How to winterize your vehicle
Traveling during the winter months is common, and so are car problems. Many of these problems can be prevented before you leave the driveway.
A feature that's commonly overlooked by drivers during winter are windshield wipers. "When you get back home after driving during snow fall, clear the wiper blades so they do not freeze to the windshield," Bob Ugino, of Bison Automotive and Detail, in Buffalo, N.Y., says. "You'll also want to clear the snow between the windshield and hood, so when you use the wipers, ice doesn't shoot up over the car."
Don't turn on wipers if they're frozen, cautions Ugino. If you do, you could seriously damage the windshield wiper arms that could leave you with a $300 repair.
It's also important to check your tires' tread depth to ensure better traction. Dawn Orris, of Certified Auto Repair, in Washington D.C. says, "Stick a penny between the tread of your tires. If you can see the top of Lincoln's head, your tread is too low and your tires need to be replaced."
You should inspect your brakes as well. "Some cars have sensors that make a squeaky noise to notify that your brakes are going out. If not, bring your car into an auto shop so they can put it up on the lift and take a look at it," says Orris.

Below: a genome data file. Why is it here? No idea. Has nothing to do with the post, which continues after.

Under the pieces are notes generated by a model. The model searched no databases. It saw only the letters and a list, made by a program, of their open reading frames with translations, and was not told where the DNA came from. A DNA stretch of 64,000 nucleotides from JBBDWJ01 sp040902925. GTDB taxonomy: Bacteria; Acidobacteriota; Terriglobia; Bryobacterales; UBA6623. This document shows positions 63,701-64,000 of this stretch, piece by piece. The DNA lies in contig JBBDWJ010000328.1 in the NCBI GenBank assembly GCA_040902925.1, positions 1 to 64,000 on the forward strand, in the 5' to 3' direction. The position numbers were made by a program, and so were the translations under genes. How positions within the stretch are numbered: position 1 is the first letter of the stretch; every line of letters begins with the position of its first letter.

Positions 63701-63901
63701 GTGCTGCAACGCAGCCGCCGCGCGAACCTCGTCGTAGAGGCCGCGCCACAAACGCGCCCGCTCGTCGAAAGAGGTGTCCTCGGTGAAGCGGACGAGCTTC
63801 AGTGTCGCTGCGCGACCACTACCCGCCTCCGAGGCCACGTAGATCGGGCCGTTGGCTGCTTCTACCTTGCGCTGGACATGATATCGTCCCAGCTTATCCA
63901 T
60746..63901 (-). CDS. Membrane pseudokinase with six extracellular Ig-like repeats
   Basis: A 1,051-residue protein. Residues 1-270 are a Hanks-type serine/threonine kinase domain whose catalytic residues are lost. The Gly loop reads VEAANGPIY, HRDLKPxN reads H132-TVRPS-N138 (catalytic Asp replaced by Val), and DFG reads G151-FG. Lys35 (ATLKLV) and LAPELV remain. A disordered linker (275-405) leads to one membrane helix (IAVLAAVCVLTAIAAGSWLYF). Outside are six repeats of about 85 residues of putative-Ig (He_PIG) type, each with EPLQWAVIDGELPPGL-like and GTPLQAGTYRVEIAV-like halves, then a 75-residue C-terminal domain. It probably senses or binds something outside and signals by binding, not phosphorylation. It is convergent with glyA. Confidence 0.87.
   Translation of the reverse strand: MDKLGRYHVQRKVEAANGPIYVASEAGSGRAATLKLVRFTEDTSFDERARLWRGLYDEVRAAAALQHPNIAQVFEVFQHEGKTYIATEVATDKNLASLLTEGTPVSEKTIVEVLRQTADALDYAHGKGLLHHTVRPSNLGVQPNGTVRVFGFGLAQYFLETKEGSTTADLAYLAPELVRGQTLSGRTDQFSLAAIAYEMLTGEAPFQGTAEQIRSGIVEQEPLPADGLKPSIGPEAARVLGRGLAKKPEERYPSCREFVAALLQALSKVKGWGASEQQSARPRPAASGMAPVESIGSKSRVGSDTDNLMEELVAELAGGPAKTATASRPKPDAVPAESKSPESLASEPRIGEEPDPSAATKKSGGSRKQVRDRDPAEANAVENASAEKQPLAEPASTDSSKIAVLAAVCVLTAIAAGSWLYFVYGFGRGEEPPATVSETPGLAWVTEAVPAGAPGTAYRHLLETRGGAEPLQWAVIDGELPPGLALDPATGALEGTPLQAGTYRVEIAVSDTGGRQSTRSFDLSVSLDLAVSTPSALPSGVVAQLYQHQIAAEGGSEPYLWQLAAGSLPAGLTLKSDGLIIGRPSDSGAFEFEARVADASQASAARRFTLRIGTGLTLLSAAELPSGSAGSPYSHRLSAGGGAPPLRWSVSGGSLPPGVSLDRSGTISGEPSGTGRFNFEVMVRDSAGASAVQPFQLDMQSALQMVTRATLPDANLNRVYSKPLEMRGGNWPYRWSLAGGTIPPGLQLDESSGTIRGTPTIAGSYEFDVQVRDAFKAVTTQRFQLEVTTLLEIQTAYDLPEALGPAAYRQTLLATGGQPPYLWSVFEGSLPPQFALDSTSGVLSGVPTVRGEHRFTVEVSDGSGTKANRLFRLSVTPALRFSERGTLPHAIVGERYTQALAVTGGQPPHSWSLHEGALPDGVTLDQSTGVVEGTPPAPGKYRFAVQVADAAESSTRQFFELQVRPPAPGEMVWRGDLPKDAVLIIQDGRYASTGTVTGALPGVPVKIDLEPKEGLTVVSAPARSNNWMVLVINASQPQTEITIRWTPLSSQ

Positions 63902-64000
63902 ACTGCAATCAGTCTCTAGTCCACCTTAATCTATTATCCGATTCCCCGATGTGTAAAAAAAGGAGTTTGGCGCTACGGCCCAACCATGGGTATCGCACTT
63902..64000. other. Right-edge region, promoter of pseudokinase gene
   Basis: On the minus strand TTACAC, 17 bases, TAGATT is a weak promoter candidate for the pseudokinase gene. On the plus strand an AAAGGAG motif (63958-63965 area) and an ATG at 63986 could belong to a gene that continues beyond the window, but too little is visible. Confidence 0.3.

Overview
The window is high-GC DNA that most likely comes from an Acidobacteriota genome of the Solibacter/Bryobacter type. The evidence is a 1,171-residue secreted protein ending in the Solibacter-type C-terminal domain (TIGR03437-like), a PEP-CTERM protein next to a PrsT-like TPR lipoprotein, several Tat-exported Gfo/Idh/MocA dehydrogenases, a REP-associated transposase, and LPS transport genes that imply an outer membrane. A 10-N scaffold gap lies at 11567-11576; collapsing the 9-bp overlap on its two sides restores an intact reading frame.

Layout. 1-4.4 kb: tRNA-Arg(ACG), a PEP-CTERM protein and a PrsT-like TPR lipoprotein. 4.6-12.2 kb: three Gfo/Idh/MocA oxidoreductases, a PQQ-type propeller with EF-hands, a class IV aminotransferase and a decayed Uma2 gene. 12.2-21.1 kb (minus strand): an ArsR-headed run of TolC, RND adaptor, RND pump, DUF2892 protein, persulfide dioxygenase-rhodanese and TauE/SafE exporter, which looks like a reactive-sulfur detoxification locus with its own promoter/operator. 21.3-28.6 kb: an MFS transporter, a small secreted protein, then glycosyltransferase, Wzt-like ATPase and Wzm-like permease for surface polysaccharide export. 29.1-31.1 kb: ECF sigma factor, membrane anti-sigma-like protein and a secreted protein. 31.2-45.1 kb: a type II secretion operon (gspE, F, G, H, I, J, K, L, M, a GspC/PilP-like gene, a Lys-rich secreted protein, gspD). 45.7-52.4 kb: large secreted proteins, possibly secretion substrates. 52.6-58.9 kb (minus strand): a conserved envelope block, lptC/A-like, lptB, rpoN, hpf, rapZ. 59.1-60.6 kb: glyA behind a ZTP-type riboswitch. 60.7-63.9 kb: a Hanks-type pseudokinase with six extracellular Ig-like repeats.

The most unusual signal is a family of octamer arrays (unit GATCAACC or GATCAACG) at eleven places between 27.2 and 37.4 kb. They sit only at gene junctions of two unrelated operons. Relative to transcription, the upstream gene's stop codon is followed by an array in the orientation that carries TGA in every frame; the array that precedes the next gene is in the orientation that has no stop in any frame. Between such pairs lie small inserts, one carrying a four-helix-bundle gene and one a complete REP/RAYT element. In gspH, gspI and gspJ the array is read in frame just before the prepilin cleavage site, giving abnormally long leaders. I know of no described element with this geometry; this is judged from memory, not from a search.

Incase you get stranded while driving, Ugino suggests, "Keep a pair of jumper cables, flares, blankets, water, non-perishable food items and have at least half a tank of gas before driving anywhere."
"When winter comes you want to make sure the condition of your fluids is good, and that is something you would have get checked at an auto shop," says Orris. Most shops will check fluid levels and conditions for free. Replacing or refilling your car fluids can range from $15 to $90 depending on the amount of fluid needed and your car's make and model.